As a student striving to learn more about the PR field, I have recently started understanding media pitching. To me there are two types of ways you should pitch to the media - depending on what you are pitching and the audience to whom you are pitching.

One way to pitch is with the traditional press release. This is useful in circumstances that you have all of the information and want to have more control over the direction of the story. You simply pitch to the media the information, with the story that you would like them to cover. Foremski is right in that most journalists will add spin to the story and make it their own, but if you present the information in a way that is appealing to them, they will pick it up!

Another way to pitch is with a news advisory. This is used when you have some sort of important news that the journalist will most likely be interested in. You have no real story or way you would like to present the information. You list the who, what, where, when and why of the information and hope that the news or event appeals to the journalist.

To me, Foremski's suggestion to get rid of these traditional ways of pitching and simply give the journalist everything he or she needs to make a story is not an effective way to get your pitch picked up. The journalist will be getting all of the information, but he or she may not see exactly how it appeals to their audience. By formatting the story in a press release, you have more control to pitch the story in a way that appeals to the media's audience.

I support the traditional press release! And by the looks of do most all PR professionals and journalists since things still have not changed.

Friday, April 17, 2009

Yes, You're Still Ugly in Real Life

A study by Jeremy Bailenson, head of the lab and an assistant professor of communication at Stanford, shows how our self-perception effects our behavior. This applies to our virtual world, avatar, appearances too.

A shocking find in Bailenson's research suggests that Second Life insecurities can affect our real life perceptions and confidence. "When we cloak ourselves in avatars, it subtly alters the manner in which we behave," says Bailenson. "It's about self-perception and self-confidence."

This is increasingly significant research with Second Life's 13 million visitors and World of Warcraft's 10 million subscribers. Some people spend about 20 hours a week in virtual worlds! This research shows the inevitability of the leak of virtual experiences into real life.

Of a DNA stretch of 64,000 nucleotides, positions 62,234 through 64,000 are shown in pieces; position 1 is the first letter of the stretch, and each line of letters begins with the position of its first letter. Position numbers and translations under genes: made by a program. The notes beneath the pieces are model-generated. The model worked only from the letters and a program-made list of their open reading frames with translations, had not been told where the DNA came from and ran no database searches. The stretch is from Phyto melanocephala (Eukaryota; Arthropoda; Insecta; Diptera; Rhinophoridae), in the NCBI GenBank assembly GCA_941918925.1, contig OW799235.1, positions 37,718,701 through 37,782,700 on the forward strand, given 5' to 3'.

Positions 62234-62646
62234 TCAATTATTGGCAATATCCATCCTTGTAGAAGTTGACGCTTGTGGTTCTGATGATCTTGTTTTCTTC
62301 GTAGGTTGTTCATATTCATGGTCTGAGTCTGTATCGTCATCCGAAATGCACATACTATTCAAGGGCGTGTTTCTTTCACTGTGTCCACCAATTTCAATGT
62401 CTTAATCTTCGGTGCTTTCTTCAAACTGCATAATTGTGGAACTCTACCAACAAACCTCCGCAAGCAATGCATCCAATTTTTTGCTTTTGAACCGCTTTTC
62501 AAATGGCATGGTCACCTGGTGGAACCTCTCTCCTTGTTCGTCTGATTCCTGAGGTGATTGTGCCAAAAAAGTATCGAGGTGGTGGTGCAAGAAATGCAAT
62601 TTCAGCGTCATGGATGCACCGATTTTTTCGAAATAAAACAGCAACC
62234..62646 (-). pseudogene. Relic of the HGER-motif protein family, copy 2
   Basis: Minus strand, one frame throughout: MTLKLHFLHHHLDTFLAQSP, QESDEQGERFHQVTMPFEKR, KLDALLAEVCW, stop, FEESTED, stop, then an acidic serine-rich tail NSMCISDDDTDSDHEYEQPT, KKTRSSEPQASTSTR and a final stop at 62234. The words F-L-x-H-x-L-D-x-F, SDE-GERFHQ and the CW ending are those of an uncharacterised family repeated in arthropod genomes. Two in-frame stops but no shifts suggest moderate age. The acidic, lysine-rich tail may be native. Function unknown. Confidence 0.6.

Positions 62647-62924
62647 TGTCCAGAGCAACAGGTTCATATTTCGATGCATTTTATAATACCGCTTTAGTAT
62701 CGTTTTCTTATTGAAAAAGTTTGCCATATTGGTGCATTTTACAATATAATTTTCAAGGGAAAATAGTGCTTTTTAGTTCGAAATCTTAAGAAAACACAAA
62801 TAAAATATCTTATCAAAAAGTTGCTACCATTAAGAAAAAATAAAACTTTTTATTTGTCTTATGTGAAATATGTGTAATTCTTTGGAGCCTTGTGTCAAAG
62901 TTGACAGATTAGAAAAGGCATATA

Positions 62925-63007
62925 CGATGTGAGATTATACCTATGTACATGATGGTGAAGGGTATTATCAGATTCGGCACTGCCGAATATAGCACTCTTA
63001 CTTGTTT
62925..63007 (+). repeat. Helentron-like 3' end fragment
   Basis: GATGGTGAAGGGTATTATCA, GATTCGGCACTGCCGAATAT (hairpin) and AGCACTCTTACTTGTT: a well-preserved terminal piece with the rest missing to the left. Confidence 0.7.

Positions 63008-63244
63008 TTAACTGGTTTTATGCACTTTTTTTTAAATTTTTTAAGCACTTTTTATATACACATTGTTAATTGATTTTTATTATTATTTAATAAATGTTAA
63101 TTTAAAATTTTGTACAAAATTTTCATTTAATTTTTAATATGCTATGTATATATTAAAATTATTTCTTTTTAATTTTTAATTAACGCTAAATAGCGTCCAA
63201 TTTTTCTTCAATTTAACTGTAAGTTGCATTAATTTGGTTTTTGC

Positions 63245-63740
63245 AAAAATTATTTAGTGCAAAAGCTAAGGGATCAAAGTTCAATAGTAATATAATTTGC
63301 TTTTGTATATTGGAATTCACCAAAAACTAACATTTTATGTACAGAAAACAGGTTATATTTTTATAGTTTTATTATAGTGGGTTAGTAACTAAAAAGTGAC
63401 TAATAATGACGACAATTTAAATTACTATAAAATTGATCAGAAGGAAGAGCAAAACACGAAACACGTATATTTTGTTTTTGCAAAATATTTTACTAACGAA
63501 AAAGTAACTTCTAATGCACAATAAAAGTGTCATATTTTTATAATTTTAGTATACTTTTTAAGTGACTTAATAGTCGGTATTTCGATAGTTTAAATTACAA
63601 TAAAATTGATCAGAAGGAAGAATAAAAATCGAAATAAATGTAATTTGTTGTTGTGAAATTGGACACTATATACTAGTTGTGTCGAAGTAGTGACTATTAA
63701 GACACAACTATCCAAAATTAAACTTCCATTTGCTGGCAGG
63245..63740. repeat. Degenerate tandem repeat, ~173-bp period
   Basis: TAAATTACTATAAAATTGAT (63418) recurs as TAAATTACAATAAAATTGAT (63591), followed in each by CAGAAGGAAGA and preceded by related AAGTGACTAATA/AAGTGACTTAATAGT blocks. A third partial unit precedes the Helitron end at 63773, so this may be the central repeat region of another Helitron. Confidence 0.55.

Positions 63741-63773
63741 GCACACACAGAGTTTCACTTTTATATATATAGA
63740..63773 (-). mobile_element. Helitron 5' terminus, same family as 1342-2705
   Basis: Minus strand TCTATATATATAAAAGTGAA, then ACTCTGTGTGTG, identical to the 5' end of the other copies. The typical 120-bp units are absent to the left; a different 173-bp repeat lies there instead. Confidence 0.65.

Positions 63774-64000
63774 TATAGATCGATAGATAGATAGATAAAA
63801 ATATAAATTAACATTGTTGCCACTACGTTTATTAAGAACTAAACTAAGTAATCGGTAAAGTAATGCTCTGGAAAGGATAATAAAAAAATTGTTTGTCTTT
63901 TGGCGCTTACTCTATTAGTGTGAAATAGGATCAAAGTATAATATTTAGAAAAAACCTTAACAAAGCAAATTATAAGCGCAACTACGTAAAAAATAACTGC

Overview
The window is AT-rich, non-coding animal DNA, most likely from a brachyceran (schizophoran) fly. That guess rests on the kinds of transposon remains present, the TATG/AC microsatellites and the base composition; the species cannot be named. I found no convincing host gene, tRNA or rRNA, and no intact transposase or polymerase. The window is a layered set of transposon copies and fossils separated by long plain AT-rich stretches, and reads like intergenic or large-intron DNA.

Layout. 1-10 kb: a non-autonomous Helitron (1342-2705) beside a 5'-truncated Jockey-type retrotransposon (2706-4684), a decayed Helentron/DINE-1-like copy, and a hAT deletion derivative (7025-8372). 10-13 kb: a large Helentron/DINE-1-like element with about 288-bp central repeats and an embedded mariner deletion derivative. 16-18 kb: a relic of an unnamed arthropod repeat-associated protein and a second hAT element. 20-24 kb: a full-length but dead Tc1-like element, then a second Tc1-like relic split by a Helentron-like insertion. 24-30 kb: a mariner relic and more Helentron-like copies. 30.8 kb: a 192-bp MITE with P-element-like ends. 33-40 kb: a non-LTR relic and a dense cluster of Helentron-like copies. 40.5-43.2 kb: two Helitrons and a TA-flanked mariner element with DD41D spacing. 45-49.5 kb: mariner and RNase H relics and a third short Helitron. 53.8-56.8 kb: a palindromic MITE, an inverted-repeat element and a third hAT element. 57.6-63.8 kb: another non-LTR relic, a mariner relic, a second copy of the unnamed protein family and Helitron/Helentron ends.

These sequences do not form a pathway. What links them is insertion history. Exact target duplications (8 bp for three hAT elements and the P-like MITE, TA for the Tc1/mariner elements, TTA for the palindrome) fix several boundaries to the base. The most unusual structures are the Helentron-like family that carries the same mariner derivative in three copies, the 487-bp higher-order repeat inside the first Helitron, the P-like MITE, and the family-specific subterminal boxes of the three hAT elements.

Overall studies find that subjects with attractive avatars portray more confidence in real life than those with more unattractive avatars. This affects how people communicate: mainly how close they stand to one another and shyness.

These same characteristics are seen in the characteristics of power. Studies show that those with taller avatars negotiated harder than those with shorter avatars, which also held up in real life situations.

Again, those who watched their avatars exercise, exercised more in real life. Whereas those who watched their avatars lounge around, became couch potatoes in real life (for a few days).

The point being, this effect can work both for good or for bad. "In a therapy setting, we could use these virtual environments to get people to become more confident," says Yee. "But they can also be used in advertising and as propaganda."

My question is, if you watch your avatar fly around all day...Will you in turn be able to fly in real life??

Thursday, April 16, 2009

Top 10 Reasons to Use Video

In our book for class, PR 2.0, Jason Miletsky, CEO and Creative Director of PFS Marketwyse, gives 10 reasons to use video in social media. Some of his ideas are as follows:

1. "Improvements in Technology" - Videos when internet was first developing took SO long to load! We would sit for minutes to download a 20 second clip that had bad quality and would cut out if someone called your phone line! Today, most companies and homes use DSL which of course leads to faster downloads and better viewing quality.

4. "The YouTube Factor" - Sites such as Google, Facebook and YouTube are thrown around as if real words in our vocabulary. They need no definition, almost everyone has used these sites and is familiar with what you mean when you say "I googled..." or "I used YouTube..." YouTube with "its almost two-billion dollar sale to Google, focused the world's attention on a previously little known fact: Video on the Web is finally here."